In 1971, New York Times published an article about graffiti that brought a temporary halt to tagging. The early taggers did not fight back against the public with any intention of harming or malevolence; it was a plain manifestation to achieve self-importance and get away from severe poverty in their locality.  Most of these impoverished dwellers expected nothing to come in the future that would change their lives; therefore, being caught for vandalism is not an issue for them. They were able to use pseudonym or an alter ego to become an entirely different individual and be free from the legislation that the government imposes on them and from the society that criticizes them. This account is the origin of graffiti that we know today.

Since then, graffiti sprouted like mushrooms and everyone is a potential graffiti artist because of its convenience. All a person needs is a flat surface and spray can paint. The upsides of this form of art is the extreme excitement of being caught by breaking the law, the opportunity of making more friends and the popularity and respect from being famous for the artwork. Even if there are still efforts to control its spread, there will always be people who are wiling to push the limits no matter what the cost would be.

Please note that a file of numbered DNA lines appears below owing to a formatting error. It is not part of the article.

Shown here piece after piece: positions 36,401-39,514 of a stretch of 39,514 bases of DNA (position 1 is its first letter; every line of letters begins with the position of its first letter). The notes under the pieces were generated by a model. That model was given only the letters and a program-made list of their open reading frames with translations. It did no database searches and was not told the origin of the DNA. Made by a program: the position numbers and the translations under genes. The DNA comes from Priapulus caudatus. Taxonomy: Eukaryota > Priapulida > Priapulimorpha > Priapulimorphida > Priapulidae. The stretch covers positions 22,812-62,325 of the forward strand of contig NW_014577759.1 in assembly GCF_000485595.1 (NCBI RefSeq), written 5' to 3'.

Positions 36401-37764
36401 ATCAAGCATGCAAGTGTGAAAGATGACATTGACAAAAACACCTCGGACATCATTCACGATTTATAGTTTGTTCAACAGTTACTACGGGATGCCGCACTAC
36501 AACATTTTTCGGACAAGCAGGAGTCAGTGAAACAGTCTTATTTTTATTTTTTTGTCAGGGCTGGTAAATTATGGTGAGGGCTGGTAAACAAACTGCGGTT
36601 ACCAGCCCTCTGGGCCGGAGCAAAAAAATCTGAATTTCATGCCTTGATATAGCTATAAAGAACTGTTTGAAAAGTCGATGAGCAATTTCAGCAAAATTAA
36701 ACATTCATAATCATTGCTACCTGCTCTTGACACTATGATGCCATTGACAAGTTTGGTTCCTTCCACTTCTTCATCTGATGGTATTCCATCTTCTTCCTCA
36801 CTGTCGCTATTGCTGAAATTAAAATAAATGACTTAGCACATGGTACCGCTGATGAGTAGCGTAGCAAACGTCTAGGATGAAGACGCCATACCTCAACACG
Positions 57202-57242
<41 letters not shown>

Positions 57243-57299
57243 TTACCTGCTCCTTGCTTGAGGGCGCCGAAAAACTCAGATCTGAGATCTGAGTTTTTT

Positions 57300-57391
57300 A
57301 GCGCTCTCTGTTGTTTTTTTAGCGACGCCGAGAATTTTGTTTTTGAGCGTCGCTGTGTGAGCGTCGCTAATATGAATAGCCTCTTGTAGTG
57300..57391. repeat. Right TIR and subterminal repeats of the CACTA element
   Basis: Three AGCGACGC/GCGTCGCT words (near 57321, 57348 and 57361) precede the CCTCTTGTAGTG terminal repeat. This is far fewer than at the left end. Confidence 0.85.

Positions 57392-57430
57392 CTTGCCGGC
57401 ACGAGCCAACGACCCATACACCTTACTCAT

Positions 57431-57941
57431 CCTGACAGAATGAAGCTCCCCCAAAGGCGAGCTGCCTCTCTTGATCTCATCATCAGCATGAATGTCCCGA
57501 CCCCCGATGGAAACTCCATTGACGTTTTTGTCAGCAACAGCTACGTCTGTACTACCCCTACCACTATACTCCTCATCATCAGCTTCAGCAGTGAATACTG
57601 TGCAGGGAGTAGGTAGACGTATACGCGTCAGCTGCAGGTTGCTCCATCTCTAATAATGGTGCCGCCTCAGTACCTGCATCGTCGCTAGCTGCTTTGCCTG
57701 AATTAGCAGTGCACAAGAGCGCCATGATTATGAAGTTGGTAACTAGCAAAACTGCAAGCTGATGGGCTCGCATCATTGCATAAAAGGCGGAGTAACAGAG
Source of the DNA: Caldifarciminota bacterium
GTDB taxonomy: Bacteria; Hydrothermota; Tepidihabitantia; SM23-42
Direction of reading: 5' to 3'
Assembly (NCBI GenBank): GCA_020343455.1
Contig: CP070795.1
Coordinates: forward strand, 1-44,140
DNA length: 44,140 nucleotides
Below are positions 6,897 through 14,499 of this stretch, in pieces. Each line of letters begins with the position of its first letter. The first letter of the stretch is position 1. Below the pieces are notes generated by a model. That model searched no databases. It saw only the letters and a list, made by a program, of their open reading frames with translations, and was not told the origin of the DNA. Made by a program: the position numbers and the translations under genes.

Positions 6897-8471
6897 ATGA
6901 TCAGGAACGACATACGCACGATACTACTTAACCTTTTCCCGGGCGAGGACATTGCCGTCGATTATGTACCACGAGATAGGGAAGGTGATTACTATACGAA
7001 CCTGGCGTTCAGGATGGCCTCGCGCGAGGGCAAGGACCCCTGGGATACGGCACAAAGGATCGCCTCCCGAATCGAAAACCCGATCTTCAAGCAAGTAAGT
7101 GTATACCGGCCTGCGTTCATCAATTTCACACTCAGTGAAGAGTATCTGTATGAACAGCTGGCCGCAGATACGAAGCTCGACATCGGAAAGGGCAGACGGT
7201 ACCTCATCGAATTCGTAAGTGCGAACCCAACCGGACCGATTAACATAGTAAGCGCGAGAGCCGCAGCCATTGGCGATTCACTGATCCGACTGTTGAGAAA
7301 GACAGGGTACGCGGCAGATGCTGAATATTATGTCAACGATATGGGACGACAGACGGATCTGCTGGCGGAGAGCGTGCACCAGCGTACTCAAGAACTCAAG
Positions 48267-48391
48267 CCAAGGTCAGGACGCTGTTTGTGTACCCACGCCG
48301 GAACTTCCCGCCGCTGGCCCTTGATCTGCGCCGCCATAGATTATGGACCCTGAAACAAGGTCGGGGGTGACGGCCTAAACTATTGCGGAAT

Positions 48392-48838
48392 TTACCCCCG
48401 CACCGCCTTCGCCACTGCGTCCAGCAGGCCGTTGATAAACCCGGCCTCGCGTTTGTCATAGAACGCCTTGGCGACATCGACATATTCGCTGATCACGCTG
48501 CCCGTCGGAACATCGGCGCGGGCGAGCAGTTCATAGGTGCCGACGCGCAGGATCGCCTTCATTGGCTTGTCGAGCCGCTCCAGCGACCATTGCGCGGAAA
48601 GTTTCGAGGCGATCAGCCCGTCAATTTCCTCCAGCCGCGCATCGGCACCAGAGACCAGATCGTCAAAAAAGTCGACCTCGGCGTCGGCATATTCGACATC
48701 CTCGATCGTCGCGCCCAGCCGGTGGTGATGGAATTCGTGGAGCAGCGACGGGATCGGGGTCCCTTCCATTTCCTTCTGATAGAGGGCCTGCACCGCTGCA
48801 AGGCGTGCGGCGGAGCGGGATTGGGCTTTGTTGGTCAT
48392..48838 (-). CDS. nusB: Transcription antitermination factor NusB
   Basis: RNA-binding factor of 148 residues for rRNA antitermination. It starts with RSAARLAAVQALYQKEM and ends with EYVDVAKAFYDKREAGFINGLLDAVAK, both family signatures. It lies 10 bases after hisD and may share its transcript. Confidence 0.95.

Graffiti is accepted by some people in the realm of art as a form of modern art. But, this acceptance is slowly weakening as the art form is being threatened by diminishing support of the authorities. Graffiti’s dilemma is its association with illegal activity of spraying in off-limit areas. However, despite these associations, modern graffiti is still being recognized as a distinct modern-day form of art. The graffiti artists are becoming more identifiable with their works as if every work is a signature and highly recognizable. This form of art is more popular in areas largely populated by young under privileged people that make modern graffiti often associated with hip-hop and rap music. With the recent burst in technology, graffiti has never become more popular and widespread as it is today. Medium such as the internet, computers, cell phones and camcorders, are just a few items that have helped spread graffiti all over the world.

Crip Graffiti

Gangs use graffiti to mark turf and express themselves

The emergence of new forms of graffiti on New York streets has developed from signatures to a more complex modern art form of graffiti, which have been accepted both by the police and the public. This acceptance have brought modern graffiti‘s presence not only around the United States, but in other parts of the world as well. Modern graffiti is the more exciting and contemporary art form that emerged from the graffiti subculture of rebellious and distant young men.

Graffiti subculture has been closely associated with the music subculture of rap and hip-hop, which made the two things closely entangled. Most people who are into graffiti art are also into hip-hop music. Where, some hip-hop musicians are also becoming budding graffiti artists. But, after all, graffiti, rap and hip-hop all started with young people who considered themselves outcasts in modern America and yet, the graffiti artists’ movement is one movement that covers people from all races and walks of life.